Sometimes a picture really is worth a thousand words. I am looking at a black and white photograph of what appears, at first glance, to be a pile of junk metal. On closer examination, it is an armored combat vehicle. Pieces of metal dangle from the vehicle’s sides. The four tires on the right side are damaged. The rear of the vehicle sits on the ground. It looks like it is completely destroyed. I am left wondering what happened to the vehicle’s crew and any passengers.
The picture to which I am referring is of a Stryker wheeled combat vehicle in Iraq that was next to a 500-pound car bomb when it detonated. When the bomb exploded, the vehicle rolled over one and a half times, ending up back on its wheels. The slat armor, welded to the Stryker’s body to protect it against rocket-propelled grenades, was torn away. The gear on the top, including the turret-mounted machine gun, was blown off.
What is remarkable is that the crew survived with only minor injuries. Moreover, the vehicle was still operational and could have maneuvered under its own power even with its tires flattened. No fragments of the car bomb had penetrated the Stryker’s protective armor.
This single picture says more about the capabilities of the Stryker than all the words that have been written since the program began. Surviving a 500-pound bomb is positive proof that the Stryker has adequate protection for the modern battlefield. The fact that the vehicle was still operational is a testament to its sturdiness but also to the wisdom of the choice of wheels over tracks. Since it was deployed to Iraq last December, Strykers have successfully withstood 56 attacks by Improvised Explosive Devices (IEDs) and 24 of 26 Rocket Propelled Grenade (RPG) attacks. Even when vehicles were rendered inoperable, there was no loss of life.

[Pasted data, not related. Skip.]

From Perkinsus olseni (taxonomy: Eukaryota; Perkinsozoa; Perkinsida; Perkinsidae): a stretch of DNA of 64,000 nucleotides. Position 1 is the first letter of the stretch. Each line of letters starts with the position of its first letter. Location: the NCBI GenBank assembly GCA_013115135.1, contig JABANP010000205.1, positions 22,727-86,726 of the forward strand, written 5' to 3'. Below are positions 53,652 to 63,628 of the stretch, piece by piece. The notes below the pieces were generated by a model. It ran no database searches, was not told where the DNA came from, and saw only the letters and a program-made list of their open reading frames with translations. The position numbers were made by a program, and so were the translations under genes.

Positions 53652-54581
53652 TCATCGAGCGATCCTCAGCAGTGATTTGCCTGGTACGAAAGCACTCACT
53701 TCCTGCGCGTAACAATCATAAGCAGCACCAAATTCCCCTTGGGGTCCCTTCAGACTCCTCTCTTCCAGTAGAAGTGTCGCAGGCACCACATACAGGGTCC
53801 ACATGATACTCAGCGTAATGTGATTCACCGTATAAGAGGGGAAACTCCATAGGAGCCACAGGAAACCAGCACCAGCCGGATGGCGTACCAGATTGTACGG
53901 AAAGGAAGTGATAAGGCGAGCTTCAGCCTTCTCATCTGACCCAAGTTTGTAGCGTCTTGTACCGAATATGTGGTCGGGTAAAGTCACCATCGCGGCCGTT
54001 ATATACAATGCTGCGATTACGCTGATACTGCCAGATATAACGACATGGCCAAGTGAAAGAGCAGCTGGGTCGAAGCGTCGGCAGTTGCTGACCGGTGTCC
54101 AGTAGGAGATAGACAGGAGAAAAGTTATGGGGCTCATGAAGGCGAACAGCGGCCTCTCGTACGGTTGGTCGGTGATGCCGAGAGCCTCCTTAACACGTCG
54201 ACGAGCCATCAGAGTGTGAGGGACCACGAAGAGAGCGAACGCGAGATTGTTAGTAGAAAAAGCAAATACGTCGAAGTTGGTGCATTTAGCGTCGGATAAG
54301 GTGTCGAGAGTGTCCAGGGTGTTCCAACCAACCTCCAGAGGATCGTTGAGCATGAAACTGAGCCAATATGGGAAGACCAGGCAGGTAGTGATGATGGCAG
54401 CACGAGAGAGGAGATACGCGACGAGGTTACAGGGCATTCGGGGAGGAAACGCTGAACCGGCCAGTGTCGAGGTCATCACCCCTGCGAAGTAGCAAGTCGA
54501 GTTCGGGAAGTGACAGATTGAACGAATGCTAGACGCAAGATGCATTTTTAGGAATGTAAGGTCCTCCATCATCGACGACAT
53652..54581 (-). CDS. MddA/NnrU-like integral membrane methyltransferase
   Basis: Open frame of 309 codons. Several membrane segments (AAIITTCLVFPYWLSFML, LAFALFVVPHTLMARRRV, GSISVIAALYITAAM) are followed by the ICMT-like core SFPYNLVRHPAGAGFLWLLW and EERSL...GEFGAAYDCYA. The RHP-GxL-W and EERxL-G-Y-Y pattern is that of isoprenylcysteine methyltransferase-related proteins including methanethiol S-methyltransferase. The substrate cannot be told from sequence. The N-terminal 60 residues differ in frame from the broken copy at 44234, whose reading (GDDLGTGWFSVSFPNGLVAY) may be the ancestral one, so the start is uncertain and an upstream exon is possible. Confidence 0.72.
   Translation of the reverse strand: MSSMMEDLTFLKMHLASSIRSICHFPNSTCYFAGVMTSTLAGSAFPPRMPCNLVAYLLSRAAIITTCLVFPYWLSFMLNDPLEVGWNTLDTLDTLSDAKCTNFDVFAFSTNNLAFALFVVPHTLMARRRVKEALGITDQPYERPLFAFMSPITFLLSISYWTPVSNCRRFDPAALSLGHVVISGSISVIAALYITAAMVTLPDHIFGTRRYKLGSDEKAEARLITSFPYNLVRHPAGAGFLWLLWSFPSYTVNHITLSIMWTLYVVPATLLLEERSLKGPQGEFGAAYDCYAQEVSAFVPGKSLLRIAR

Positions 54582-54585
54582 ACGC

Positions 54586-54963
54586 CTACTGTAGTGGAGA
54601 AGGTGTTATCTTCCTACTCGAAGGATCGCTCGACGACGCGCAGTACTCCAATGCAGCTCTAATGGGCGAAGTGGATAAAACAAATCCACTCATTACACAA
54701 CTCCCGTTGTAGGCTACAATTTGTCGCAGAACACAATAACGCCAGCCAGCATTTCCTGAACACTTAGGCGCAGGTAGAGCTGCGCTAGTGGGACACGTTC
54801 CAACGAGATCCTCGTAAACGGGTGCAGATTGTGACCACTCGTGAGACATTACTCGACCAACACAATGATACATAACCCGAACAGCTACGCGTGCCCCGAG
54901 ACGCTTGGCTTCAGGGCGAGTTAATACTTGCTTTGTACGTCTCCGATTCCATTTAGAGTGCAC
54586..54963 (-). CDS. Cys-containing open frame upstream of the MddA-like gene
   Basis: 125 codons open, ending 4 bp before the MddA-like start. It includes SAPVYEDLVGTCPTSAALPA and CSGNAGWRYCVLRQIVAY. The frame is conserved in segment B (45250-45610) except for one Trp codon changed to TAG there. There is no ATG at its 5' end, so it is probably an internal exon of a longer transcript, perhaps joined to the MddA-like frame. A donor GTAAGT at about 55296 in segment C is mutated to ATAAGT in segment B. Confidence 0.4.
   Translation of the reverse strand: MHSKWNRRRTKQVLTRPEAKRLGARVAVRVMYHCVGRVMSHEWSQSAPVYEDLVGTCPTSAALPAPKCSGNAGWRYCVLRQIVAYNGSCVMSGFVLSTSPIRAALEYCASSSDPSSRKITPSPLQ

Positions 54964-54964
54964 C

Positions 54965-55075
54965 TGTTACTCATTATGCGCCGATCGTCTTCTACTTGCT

When not surviving insurgent attacks, the first Stryker-equipped unit, the 3rd Brigade of the 2nd Infantry Division, is proving its worth in a wide variety of combat situations in Iraq. This brigade now controls an area of Northern Iraq that was previously the responsibility of an entire infantry division. The Stryker’s speed, up to 60 miles per hour, and its reduced noise in comparison to tracked vehicles, have allowed Stryker formations to maneuver in both open and urban terrain in ways to achieve tactical surprise in numerous combat engagements. The Stryker’s speed and maneuverability also have proven a real asset in convoy escort duty.
For years, the Army has had to defend itself against the criticism that it made the wrong choice when it selected the Stryker as its medium-weight armored vehicle. Clearly, assertions that the 19-ton Stryker would not be survivable have been proven false. The Stryker is the right vehicle at the right place at the right time.
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